December 20, 2021 | By: Karisma Yumna, M.Tech, Department of Hydrology, IIT Roorkee

Merging of satellite precipitation products offers new perspective

When we start any hydrological analysis, the first question in our mind is “Is our data accurate?” or “Do we have consistent long term data?”. The quality of the data we used impacts our results and hence our interpretation of many hydrological processes.

Having stated that, I think precipitation is the most important variable in any hydrological process. From measuring by a rain gauge, we have shifted to the advanced method of indirect precipitation measurement, namely through the use of different infra-red and microwave sensors. For decades, a variety of satellite precipitation products (SPPs) such as the Precipitation Estimation from Remotely Sensed Information using Artificial Neural Networks (PERSIANN), Climate Prediction Technology MORPHing technique (CMORPH), Tropical Rainfall Measuring Mission (TRMM), Integrated Multi-satellitE Retrievals for Global Precipitation Measurement (IMERG) etc. However, despite many of such efforts to provide high resolution global data, these indirect precipitation measurements are inaccurate in capturing the ground precipitation.

Many researchers have evaluated the reliability of these products in at different regions and climatic zones. One SPP may capture medium rainfall intensities but may fail to do so for the high rainfall intensities, and vice-versa for another SPP. Keeping this in mind, the Quantile based Bayesian Model Averaging (QBMA) was proposed to merge three SPPs (TRMM, PERSIANN and CMORPH) over a coastal river basin in India (Vamsadhara river), in our recently published article in the Journal of Hydrology. Several possibilities of merging the SPPs during the monsoon season were discussed.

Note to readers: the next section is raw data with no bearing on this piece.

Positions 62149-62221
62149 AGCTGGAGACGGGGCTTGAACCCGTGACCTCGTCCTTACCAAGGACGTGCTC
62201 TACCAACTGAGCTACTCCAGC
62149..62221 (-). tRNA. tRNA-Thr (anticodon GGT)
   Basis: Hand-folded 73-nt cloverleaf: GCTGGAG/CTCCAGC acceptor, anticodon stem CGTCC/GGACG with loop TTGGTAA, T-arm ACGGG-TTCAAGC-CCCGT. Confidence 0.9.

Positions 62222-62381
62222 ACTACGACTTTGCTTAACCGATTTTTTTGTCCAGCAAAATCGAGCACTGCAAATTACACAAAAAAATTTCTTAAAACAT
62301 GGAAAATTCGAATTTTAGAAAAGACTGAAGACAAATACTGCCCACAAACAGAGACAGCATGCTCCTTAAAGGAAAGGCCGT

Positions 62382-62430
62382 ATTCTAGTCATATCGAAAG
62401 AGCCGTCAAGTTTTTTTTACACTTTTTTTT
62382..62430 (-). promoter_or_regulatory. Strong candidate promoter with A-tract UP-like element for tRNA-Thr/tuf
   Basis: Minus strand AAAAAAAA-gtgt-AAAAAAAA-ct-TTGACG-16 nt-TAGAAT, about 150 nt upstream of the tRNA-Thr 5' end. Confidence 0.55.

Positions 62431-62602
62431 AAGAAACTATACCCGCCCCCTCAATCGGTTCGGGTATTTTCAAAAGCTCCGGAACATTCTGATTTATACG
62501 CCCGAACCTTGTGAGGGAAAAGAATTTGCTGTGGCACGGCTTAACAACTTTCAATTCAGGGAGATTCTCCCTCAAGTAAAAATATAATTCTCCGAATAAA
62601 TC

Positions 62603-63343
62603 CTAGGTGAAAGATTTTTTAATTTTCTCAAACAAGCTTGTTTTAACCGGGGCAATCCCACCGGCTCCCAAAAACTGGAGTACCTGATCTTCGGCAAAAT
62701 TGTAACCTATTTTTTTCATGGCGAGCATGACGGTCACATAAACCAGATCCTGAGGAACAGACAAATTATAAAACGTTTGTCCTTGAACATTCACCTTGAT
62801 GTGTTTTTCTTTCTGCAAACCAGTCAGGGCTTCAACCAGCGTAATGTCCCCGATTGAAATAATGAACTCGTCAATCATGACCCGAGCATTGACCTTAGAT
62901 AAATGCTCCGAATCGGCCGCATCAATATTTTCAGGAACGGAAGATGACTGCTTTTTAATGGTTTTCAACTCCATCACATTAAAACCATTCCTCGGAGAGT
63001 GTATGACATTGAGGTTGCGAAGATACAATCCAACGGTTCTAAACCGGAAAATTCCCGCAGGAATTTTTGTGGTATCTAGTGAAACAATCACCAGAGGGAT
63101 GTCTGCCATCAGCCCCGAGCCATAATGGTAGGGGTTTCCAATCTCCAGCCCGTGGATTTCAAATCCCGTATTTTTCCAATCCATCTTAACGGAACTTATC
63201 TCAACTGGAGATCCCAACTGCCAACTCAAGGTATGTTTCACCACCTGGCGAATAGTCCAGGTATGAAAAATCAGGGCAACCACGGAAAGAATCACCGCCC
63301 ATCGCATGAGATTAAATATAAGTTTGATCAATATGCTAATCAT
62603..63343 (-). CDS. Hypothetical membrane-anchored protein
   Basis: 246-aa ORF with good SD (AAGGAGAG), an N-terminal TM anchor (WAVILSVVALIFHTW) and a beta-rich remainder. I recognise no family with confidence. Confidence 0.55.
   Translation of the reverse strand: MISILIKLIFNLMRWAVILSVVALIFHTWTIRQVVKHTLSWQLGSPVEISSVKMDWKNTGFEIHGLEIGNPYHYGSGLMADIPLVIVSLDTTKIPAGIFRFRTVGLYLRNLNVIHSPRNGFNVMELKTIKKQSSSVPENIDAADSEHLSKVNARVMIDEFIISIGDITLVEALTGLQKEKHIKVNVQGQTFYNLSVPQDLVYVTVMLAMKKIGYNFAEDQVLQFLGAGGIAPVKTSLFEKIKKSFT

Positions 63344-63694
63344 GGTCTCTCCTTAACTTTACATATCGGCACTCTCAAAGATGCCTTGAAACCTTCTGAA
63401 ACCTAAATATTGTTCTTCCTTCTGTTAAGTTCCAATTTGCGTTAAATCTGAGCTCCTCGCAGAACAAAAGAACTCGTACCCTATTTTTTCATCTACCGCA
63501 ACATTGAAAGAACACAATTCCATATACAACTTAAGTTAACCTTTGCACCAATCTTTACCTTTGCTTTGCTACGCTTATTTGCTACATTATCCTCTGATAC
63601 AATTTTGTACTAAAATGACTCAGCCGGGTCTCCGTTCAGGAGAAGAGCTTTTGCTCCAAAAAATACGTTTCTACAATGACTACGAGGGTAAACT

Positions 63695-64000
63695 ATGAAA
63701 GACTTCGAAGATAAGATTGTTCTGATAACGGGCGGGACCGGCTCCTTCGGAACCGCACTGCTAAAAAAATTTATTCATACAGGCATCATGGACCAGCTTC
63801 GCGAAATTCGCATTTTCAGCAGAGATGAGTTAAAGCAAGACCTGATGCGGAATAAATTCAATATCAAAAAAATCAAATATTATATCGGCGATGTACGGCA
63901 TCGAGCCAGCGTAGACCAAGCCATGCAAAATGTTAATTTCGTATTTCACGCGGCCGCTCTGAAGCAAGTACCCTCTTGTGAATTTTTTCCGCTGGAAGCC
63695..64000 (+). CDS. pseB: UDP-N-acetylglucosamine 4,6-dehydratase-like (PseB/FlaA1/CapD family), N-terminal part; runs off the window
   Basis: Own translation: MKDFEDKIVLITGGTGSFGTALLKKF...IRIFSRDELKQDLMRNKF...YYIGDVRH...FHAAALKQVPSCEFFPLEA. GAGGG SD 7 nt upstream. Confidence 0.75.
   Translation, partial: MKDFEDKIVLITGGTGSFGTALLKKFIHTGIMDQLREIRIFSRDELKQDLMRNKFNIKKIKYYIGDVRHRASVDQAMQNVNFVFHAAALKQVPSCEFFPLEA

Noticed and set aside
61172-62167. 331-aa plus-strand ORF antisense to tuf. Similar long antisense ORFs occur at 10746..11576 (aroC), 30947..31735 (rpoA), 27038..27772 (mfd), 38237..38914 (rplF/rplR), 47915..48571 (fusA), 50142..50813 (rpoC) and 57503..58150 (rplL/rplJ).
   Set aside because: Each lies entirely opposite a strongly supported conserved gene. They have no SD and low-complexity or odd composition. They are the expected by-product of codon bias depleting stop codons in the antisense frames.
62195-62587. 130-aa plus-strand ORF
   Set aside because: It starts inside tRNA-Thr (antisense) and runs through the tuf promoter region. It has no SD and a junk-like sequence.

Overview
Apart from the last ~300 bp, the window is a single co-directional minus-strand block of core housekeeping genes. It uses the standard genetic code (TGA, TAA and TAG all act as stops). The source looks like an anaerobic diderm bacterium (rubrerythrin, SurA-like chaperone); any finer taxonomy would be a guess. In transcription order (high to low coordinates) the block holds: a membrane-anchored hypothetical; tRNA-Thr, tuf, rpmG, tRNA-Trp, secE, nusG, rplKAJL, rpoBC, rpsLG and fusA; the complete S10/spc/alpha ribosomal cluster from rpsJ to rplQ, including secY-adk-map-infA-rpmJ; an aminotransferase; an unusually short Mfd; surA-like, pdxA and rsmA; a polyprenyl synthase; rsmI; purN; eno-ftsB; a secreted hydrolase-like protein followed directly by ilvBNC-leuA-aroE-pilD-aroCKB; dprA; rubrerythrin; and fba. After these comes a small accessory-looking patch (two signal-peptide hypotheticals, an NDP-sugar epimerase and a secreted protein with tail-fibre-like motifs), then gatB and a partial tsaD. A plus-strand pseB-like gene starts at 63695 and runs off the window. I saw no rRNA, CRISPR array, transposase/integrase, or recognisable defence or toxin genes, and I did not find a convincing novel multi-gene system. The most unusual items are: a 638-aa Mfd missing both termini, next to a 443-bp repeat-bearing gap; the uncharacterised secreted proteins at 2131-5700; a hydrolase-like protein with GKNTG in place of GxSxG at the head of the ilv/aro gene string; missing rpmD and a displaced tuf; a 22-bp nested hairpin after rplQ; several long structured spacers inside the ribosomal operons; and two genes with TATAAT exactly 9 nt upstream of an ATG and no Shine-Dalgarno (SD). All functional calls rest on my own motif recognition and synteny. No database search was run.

Results indicated that Bias-corrected QBMA schemes reproduced the spatial pattern and magnitudes of the monsoon rainfall across the river basin. In particular, the linear scaling approach with the PERSIANN sampling product (QBMALSp) outperformed all the other bias-corrected products. On monthly evaluation, it is observed that all the products perform better during July and September than that in June and August. The QBMA approaches do not have any significant improvement over the Simple Model Averaging approach in terms of Probability of Detection. However, the bias-corrected QBMA products have lower FAR. The developed QBMA approach with bias-corrected inputs outperforms the IMERG product in terms of RMSE.

In summary, the study provides a new perspective of improving the quality of the indirect precipitation measurements, which will provide new insights to the future researchers in these area. These findings are described in the article entitled “Quantile-based Bayesian Model Averaging approach towards merging of precipitation products”, recently published in the Journal of Hydrology.


Figure 2: Boxplots of the CC and RMSE during the calibration period (2001 -2013) for the original rainfall products (blue band), merged products using traditional methods (grey), merged precipitation products of QBMA scheme (red band), Linear scaling bias-corrected (green band). The yellow colored box plots represents TRMM and TRMM sampling based products, green boxes for the PERSIANN-CDR and PERSIANN-CDR based sampling based products, and the magenta boxes represent the CMORPH and CMORPH sampling based products. The median values of a) Correlation coefficient are shown at the right side of the plot, while b) Root Mean Square Error, is shown on the left side.